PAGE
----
Continued revenue declines and endless budget battles heighten the importance of asset management. This is particularly true when resources extend beyond traditional IT software and hardware to include other types of infrastructure and inventory.
The idea is to improve not only fiscal management (by consolidating and streamlining the management of all assets throughout their lifecycle), but also resource utilization. Ultimately, the goal is to improve the quality of service provided to the public.
With many types of equipment becoming more intelligent through better instrumentation, it's possible to automate inventory tracking and centralize management. But a consolidated approach to asset management requires a solution that can incorporate information about both IT assets and nontraditional resources such as fleet services. Products such as IBM Maximo and Oracle Asset Manager work with other enterprise applications to automate centralized asset management. These systems are costly, but the dividends can be tremendous, experts say.
Lisa Erickson-Harris, research director with Enterprise Management Associates, sees opportunities that could come from merging the separate disciplines of IT asset management, service management and financial management. The greatest opportunity, she says, is for agencies to gain real insight into their service delivery requirements and financial capabilities.
Consider the case of Corpus Christi, Texas. The city's process for fielding calls from residents about utility services ran on an antiquated system. Service requests were logged manually. With no central citywide tracking system, there was no way to track response times or properly prioritize requests. The city also could not properly correlate data. The result was a lack of standardization and almost certain waste.
With the understanding that city utility, wastewater and storm water operations might be outsourced to a private-sector entity if service levels didn't improve, the city undertook a major effort to automate operations and improve customer service.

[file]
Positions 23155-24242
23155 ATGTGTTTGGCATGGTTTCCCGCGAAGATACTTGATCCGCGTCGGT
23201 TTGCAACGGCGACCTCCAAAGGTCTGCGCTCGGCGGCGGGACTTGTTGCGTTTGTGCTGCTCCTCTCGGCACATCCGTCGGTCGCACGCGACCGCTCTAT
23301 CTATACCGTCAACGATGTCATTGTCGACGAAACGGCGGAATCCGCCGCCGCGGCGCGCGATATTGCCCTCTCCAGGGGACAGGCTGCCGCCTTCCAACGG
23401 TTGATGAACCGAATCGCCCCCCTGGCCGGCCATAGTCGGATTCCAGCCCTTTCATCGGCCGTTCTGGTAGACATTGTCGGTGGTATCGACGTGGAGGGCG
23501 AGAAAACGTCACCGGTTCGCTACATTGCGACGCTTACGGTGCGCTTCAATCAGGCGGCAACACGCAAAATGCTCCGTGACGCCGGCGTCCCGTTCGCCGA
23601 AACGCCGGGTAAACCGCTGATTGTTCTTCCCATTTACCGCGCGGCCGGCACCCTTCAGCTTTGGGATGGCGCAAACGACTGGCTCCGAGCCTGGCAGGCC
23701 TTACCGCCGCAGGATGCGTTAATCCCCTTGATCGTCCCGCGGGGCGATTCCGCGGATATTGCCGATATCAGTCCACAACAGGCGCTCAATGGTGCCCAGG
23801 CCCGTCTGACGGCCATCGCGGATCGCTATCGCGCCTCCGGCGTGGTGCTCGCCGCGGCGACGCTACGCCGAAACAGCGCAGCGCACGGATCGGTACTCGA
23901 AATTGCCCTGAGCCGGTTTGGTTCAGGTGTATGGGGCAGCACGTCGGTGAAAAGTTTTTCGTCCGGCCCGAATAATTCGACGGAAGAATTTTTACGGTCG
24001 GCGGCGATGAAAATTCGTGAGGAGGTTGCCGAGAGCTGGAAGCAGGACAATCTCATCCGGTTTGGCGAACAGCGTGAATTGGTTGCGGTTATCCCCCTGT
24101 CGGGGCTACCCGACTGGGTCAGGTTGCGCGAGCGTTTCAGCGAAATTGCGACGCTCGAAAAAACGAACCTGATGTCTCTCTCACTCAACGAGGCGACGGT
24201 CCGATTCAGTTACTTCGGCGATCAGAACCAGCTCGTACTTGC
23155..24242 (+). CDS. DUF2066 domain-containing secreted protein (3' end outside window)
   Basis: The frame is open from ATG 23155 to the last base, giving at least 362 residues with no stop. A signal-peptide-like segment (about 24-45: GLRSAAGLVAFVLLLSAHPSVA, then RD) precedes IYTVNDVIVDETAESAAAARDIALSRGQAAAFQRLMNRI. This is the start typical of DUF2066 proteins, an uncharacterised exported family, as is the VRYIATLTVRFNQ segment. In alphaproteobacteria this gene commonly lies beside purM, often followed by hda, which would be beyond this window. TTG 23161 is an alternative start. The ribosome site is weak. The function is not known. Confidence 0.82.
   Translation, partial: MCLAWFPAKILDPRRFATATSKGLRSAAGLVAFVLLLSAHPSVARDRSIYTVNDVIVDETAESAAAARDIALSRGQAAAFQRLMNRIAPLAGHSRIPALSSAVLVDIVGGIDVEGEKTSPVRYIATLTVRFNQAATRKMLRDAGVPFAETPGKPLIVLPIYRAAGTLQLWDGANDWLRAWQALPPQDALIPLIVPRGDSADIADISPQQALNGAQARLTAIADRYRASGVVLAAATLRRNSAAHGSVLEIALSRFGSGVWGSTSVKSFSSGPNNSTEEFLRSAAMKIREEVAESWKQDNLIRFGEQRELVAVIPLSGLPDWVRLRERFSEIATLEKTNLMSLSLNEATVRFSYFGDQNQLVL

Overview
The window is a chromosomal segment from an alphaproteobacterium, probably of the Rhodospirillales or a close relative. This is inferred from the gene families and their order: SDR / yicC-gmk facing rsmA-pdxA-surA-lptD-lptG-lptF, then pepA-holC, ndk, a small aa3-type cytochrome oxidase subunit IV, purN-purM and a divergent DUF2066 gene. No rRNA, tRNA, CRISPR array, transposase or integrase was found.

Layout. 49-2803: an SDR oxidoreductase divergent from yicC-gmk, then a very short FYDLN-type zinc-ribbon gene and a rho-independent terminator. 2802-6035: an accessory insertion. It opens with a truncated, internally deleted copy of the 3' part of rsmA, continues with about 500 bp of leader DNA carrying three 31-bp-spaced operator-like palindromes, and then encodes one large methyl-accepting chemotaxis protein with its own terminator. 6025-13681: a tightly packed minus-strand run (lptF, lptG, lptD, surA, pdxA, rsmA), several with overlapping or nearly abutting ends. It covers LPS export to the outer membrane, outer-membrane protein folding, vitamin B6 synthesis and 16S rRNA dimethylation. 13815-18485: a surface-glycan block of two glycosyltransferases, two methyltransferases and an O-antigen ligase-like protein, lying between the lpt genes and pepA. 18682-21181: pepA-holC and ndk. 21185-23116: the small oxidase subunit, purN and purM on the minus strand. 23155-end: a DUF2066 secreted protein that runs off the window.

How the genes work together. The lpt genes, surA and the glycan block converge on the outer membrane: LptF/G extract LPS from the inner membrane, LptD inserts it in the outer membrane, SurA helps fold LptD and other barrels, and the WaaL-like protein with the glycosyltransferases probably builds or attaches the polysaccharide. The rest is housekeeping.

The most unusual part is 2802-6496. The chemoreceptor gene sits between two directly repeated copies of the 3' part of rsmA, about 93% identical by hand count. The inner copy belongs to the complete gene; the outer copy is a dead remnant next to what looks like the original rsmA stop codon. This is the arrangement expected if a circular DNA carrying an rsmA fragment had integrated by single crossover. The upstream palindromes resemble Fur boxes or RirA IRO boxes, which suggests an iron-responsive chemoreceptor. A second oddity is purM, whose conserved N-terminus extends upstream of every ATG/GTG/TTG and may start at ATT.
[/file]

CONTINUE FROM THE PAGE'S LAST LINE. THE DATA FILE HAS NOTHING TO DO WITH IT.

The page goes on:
40% to 60%
Portion of the typical IT operations budget consumed by IT hardware and software maintenance expenses, including support services
"We knew we didn't have the tools we needed," says Steve Klepper, administrative superintendent for the city's water department.
Klepper sought a way to automate customer lifecycle management. The municipality also needed to integrate data from work orders with its geographic information system to accurately determine whether a request was related to an isolated incident or if it was the result of a more systemic issue that required a wider response.
The city selected IBM Maximo Enterprise Asset Management software to deliver a cohesive system for managing disparate resources that encompassed six wastewater treatment plants, 1,500 miles of water mains and a gas distribution system.
Corpus Christi enlisted a consultant to implement the system and integrate it with the existing GIS platform. The city deployed the IBM Maximo system one department at a time over the course of two years.
Klepper says the technology was crucial to its success in meeting its objectives, but ultimately, it may have been the communications and collaborative efforts of the individuals involved that spurred the most progress.
"We really had to tear down the silos," Klepper says. "I keep emphasizing this [asset management system] is just a tool. To really accomplish something, you need to work incrementally across departments."
Klepper adds it is crucial to continue to validate performance, tying budget requirements to service levels. Corpus Christi succeeded in meeting its service level objectives, and the utility operations remain under its control.
Managing Moving Parts
Corpus Christi isn't alone in its struggle to manage so many moving parts. The IT department of the Atlantic County Utilities Authority in New Jersey manages typical resources such as software, alongside non-IT assets such as a fleet of 106 waste removal trucks, which the agency monitors through global positioning systems installed in the vehicles.
Tim Kaye, ACUA's IT director, says the agency uses an asset management tool in conjunction with Microsoft System Center Configuration Manager to deploy new applications, and a local maintenance package for its fleet services. "Just maintaining all the GPS data is cumbersome and complicated," he says.
Kaye says his organization ultimately wants to consolidate the management of all of its assets -- including its truck fleet -- into a centralized database. Ideally, Kaye says this database would also include employee data, something his organization is already doing to associate employees with specific IP telephony equipment.
Mapping a Successful Asset Management Strategy
- Plan ahead. Tie IT asset management strategy to the overarching IT objectives and educational priorities.
- Get buy-in from the top. The backing of high-ranking personnel and those involved directly in procurement will help ensure continued investment and policy enforcement.
- Address ongoing lifecycle management. Include all phases of the IT asset's status, from the assessment and procurement stages to regular inventory management and end-of-life retirement.
- Keep the lines of communication open. Continually assess where objectives might be changing across departments in order to adjust strategy.
- Evaluate vulnerabilities. Make adjustments to mitigate risks.